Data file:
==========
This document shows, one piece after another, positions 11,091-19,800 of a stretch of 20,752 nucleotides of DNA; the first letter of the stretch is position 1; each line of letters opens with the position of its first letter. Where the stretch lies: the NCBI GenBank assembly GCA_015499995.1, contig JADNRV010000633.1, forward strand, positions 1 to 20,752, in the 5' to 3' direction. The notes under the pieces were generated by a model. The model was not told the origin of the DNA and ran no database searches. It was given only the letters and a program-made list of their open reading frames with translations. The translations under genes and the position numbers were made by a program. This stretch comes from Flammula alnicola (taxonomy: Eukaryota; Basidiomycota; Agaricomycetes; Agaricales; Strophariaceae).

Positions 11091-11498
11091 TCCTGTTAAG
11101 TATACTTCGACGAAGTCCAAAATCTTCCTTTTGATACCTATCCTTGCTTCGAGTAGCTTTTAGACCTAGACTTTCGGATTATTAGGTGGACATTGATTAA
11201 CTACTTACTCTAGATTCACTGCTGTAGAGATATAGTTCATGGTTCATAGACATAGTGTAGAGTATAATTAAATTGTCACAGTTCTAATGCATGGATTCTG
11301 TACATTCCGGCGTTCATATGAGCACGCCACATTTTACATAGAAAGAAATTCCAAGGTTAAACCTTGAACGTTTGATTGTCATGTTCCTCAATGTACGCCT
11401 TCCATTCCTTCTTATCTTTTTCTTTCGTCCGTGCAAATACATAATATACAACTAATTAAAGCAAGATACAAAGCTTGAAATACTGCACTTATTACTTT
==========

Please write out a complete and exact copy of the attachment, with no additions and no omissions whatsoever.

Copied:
This document shows, one piece after another, positions 11,091-19,800 of a stretch of 20,752 nucleotides of DNA; the first letter of the stretch is position 1; each line of letters opens with the position of its first letter. Where the stretch lies: the NCBI GenBank assembly GCA_015499995.1, contig JADNRV010000633.1, forward strand, positions 1 to 20,752, in the 5' to 3' direction. The notes under the pieces were generated by a model. The model was not told the origin of the DNA and ran no database searches. It was given only the letters and a program-made list of their open reading frames with translations. The translations under genes and the position numbers were made by a program. This stretch comes from Flammula alnicola (taxonomy: Eukaryota; Basidiomycota; Agaricomycetes; Agaricales; Strophariaceae).

Positions 11091-11498
11091 TCCTGTTAAG
11101 TATACTTCGACGAAGTCCAAAATCTTCCTTTTGATACCTATCCTTGCTTCGAGTAGCTTTTAGACCTAGACTTTCGGATTATTAGGTGGACATTGATTAA
11201 CTACTTACTCTAGATTCACTGCTGTAGAGATATAGTTCATGGTTCATAGACATAGTGTAGAGTATAATTAAATTGTCACAGTTCTAATGCATGGATTCTG
11301 TACATTCCGGCGTTCATATGAGCACGCCACATTTTACATAGAAAGAAATTCCAAGGTTAAACCTTGAACGTTTGATTGTCATGTTCCTCAATGTACGCCT
11401 TCCATTCCTTCTTATCTTTTTCTTTCGTCCGTGCAAATACATAATATACAACTAATTAAAGCAAGATACAAAGCTTGAAATACTGCACTTATTACTTT